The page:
Freshman Kimberly Casto writes about working at Alternative Pathways, an adult foster care home
"My Streetfest group of 22 was assigned to go to two houses a bus ride away to paint and clean. These houses were homes for adults with quite minor to very major mental disabilities. When we arrived, introductions were given, lunch was eaten, and then we began to clean up the yard, paint the walls and fix other parts of the houses. After singing ‘Happy Birthday’ to an overjoyed client, we all got down to hard work.
I slipped a pair of oversized gloves onto my hands and began gathering the weeds in the yard. Initially consumed by conversation and uprooting weeds, I barely noticed that a few of the disabled adults began to help us work. When I looked up, however, I saw that about five or six adults, not including the board members, were cleaning, painting, and moving things right alongside of us. They were helping us to serve them. As time passed, more of them came to help us serve. The utter joy and dedication that both the students and the adults expressed as we all encouraged each other and worked side-by-side was truly inspiring. Later, a student said that one woman with whom she was painting consistently asked “Am I doing this right?” and would smile the sincerest smile when the student responded “You’re doing great.”
Eventually the yard ran out of weeds to be pulled, and everyone turned to the paint and brush. A friend and I went inside to paint the trimming of the TV room where a woman sat watching The Fairly OddParents from the couch. This woman suffered severe down-syndrome and dementia. Before entering the room, we had to be introduced to her so that she would not think we were strangers. While we painted, the woman on the couch laid down to take a nap, and then a caretaker, a wonderful lady, came over to stroke her hair and invite her out for some ice cream. It was then that I realized the sorrowful beauty of the situation. These disabled adults no longer had parents to take care of them. They no longer had a motherly figure to hug them when they were sad, encourage them when they were down, stroke their hair while they were sleeping. Essentially, the care-takers were the parents who took a part of their hearts to give to these adults who were in need.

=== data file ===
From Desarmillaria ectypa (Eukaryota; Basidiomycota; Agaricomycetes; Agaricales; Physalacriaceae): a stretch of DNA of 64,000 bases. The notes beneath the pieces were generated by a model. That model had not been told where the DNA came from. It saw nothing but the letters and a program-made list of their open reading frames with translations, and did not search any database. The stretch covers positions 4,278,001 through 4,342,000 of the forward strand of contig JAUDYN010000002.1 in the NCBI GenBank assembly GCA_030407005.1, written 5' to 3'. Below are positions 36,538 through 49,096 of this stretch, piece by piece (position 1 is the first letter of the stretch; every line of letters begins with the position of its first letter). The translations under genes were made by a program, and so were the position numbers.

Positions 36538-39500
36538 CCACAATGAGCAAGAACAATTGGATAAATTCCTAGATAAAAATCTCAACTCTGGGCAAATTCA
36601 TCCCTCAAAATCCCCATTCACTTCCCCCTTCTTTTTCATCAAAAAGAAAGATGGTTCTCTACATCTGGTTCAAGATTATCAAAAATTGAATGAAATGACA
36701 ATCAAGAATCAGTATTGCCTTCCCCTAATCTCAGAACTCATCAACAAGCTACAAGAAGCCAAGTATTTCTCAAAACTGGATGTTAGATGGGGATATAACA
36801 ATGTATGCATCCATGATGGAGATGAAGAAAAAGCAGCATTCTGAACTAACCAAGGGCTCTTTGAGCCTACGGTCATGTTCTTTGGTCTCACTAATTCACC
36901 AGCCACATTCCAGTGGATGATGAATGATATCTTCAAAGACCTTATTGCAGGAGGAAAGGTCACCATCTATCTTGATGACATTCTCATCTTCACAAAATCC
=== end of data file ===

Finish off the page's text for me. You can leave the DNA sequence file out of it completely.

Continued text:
During the introduction to Streetfest on campus, the speakers continually spoke about ‘service-learning’ as opposed to ‘volunteering’. Service-learning was explained as not simply helping those in need—to clear your conscience or to get some sort of obligation out of the way—but was defined as a service that brought the gain of learning for those who served. When I served at these homes, I did not only serve to receive vitality or moral checkpoints. I served to learn, and learn I did. I was taught much about how to love and how to live selflessly, and how to humble oneself to the place where joy and wonder comes simply."